Working with the Interface Segregation Principle
- administration and governance
So we need to define at least one interface - packages - for each category in order that we can grant the appropriate access to different groups of users: read-only users, regular users, power users.
But there's more to Interface Segregation. This example is based on a procedure posted on a programming forum. Its purpose is to maintain medical records relating to a patient's drug treatments. The procedure has some business logic (which I've redacted) but its overall structure is defined by the split between the Verification task and the De-verification task, and flow is controlled by the value of the
procedure rx_verification (p_drh_id in number, p_patient_name in varchar2, p_verify_mode in varchar2) as new_rxh_id number; rxh_count number; rxl_count number; drh_rec drug_admin_history%rowtype; begin select * into drh_rec ....; select count(*) into rxh_count ....; if p_verify_mode = 'VERIFY' then update drug_admin_history ....; if drh_rec.pp_id <> 0 then update patient_prescription ....; end if; if rxh_count = 0 then insert into prescription_header ....; else select rxh_id into new_rxh_id ....; end if; insert into prescription_line ....; if drh_rec.threshhold > 0 insert into prescription_line ....; end if; elsif p_verify_mode = 'DEVERIFY' then update drug_admin_history ....; if drh_rec.pp_id <> 0 then update patient_prescription ....; end if; select rxl_rxh_id into new_rxh_id ....; delete prescription_line ....; delete prescription_header ....; end if; end;Does this procedure have a Single Responsibility? Hmmm. It conforms to Common Reuse - users who can verify can also de-verify. It doesn't break Common Closure, because both tasks work with the same tables. But there is a nagging doubt. It appears to be doing two things: Verification and De-verification.
So, how does this does this procedure work as an interface? There is a definite problem when it comes to calling the procedure: how do I as a developer know what value to pass to
rx_management.rx_verification (p_drh_id => 1234, p_patient_name => 'John Yaya', p_verify_mode => ???);The only way to know is to inspect the source code of the procedure. That breaks the Information Hiding principle, and it might not be viable (if the procedure is owned by a different schema). Clearly the interface could benefit from a redesign. One approach would be to declare constants for the acceptable values; while we're at it, why not define a PL/SQL subtype for verification mode and tweak the procedure's signature to make it clear that's what's expected:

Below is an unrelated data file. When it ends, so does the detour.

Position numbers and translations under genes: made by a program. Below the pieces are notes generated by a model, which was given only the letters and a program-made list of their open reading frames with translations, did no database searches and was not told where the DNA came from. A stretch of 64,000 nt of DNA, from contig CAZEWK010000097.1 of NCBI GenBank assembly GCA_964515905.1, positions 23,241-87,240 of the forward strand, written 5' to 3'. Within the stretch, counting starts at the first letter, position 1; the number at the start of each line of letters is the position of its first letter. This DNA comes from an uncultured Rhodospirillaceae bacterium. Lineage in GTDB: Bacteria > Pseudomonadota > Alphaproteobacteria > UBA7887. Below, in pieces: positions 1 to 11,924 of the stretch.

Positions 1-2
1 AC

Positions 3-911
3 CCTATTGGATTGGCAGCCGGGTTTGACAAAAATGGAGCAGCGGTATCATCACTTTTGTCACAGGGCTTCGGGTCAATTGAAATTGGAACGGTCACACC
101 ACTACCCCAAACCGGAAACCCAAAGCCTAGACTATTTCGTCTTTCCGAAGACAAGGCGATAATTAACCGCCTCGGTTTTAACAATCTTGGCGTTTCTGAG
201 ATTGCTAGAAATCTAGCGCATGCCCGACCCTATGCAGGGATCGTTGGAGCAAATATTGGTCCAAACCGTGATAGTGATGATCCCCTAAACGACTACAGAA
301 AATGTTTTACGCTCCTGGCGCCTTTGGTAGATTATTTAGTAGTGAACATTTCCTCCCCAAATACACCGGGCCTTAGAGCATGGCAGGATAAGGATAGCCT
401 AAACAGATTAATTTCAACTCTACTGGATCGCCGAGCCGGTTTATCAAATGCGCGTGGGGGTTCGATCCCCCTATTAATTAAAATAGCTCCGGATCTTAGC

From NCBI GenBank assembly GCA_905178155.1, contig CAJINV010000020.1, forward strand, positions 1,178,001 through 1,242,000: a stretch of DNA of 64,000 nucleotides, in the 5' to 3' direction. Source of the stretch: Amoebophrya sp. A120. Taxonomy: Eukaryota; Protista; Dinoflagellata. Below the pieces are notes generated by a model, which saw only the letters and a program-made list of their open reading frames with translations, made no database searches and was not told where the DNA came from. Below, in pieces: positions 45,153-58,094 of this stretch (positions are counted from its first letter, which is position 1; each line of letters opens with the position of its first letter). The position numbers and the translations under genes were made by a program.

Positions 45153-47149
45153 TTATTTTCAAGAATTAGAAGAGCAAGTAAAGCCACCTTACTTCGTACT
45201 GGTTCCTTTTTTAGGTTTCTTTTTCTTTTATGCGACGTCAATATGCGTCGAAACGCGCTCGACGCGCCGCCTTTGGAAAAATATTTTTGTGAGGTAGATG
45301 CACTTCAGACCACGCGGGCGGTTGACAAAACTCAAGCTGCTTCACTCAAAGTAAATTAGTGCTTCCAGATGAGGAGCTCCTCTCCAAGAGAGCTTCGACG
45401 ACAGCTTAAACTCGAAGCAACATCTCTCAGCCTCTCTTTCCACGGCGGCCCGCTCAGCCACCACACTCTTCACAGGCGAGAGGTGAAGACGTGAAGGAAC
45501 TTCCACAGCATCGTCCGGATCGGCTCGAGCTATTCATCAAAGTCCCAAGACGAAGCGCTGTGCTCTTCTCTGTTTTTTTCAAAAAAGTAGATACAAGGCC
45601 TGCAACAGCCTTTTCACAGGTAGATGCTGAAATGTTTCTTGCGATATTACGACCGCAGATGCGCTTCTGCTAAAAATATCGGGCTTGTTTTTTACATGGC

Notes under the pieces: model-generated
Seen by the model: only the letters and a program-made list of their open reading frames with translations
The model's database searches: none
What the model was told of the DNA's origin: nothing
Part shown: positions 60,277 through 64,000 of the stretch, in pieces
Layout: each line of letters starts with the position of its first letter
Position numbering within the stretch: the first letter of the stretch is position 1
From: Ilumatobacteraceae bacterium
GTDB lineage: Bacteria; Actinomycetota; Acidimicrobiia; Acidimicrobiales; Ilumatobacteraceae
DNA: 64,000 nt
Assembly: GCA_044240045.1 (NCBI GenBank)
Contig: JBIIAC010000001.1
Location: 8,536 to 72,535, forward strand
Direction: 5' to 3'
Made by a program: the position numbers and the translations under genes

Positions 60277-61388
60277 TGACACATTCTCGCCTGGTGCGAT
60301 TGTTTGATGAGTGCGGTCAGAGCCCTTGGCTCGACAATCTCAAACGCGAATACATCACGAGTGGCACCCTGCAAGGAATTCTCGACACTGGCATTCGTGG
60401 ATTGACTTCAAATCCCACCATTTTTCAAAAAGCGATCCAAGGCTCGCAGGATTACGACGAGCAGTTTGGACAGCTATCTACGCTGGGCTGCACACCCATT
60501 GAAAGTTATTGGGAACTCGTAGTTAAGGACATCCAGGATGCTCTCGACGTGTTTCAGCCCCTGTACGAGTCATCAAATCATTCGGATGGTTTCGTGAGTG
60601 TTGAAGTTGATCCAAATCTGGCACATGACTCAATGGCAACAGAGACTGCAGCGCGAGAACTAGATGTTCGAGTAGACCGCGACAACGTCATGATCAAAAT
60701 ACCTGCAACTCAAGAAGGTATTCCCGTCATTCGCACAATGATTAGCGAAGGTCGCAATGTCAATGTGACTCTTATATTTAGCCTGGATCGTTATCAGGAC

create or replace package rx_management is subtype verification_mode_subt is varchar2(10); c_verify constant verification_mode_subt := 'VERIFY'; c_deverify constant verification_mode_subt := 'DEVERIFY'; procedure rx_verification (p_drh_id in number, p_patient_name in varchar2, p_verify_mode in verification_mode_subt); end rx_management;Nevertheless it is still possible for a caller program to pass a wrong value:
rx_management.rx_verification (p_drh_id => 1234, p_patient_name => 'John Yaya', p_verify_mode => 'Verify');What happens then? Literally nothing. The value drops through the control structure without satisfying any condition. It's an unsatisfactory outcome. We could change the implementation of
rx_verification()to validate the parameter value and raise and exception. Or we could add an
ELSEbranch and raise an exception. But those are runtime exceptions. It would be better to mistake-proof the interface so that it is not possible to pass an invalid value in the first place.
Which leads us to to a Segregated Interface :
create or replace package rx_management is procedure rx_verification (p_drh_id in number, p_patient_name in varchar2); procedure rx_deverification (p_drh_id in number); end rx_management;Suddenly it becomes clear that the original procedure was poorly named (I call
rx_verification()to issue an RX de-verification?!) We have two procedures but their usage is now straightforward and the signatures are cleaner (the
p_patient_nameis only used in the Verification branch so there's no need to pass it when issuing a De-verification).